Home equity has spiked to a new record approaching $15 trillion as home prices rose from 2011 until now, yet outstanding home equity line of credit balances have been declining since 2009, and are now at $422 billion, the lowest level in 14 years
Equity is the part of your home’s value that isn’t financed. So if your home is worth $500,000 and you owe $300,000, you have $200,000 in equity.
And as many as 70 million of you have tappable equity, but aren’t tapping it. The latest (albeit small sample size) data out this week said more people will use personal loans to finance home improvements than home equity.
Counterintuitive for three reasons: (1) home equity loans have lower rates than personal loans, (2) if you’re improving your home, it usually implies you’re staying longer, and (3) interest a home equity loan is tax deductible when used for home improvements whereas interest on a personal loan is not.
So why aren’t people tapping into their home richness?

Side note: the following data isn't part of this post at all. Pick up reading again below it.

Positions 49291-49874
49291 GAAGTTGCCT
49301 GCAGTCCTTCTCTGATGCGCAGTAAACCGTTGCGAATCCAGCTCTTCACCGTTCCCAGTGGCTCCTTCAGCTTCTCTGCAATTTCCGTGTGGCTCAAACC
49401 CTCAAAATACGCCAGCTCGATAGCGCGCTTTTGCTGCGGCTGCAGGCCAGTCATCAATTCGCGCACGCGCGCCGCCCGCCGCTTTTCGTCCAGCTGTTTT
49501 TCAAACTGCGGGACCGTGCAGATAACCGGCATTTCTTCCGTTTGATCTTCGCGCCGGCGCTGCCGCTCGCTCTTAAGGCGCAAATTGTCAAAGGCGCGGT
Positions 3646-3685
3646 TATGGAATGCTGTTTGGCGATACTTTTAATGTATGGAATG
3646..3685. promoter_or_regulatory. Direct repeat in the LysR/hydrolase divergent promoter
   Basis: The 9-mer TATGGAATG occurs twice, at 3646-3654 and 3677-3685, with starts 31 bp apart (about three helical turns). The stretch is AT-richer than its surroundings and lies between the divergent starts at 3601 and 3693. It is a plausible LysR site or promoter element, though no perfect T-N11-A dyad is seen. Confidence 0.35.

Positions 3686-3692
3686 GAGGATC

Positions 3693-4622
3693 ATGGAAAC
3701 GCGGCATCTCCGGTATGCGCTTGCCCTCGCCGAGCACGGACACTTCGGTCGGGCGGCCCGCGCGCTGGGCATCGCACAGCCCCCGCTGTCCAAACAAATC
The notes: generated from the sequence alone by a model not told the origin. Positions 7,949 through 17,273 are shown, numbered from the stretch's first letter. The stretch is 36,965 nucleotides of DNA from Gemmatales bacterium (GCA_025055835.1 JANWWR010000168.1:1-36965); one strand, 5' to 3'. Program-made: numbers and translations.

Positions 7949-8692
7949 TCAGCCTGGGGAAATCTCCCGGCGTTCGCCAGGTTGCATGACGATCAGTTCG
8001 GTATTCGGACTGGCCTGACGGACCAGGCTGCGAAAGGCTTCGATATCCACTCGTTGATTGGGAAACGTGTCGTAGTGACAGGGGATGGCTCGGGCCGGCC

Is it because we all have such strong memories of homes as ATM machines pre-crisis?
Or is it because home equity loans are too hard to get?
This Thursday, The Basis Point founder Julian Hebron and data giant Black Knight, Inc. director of research Andy Walden will dive into the home equity logjam in a webinar hosted by the Consumer Bankers Association and Blend.
To get you prepped for the webinar, here are some key stats on the state of home equity.
And we hope you will please join us as we figure out the best path to tapping equity responsibly by signing up for the webinar here.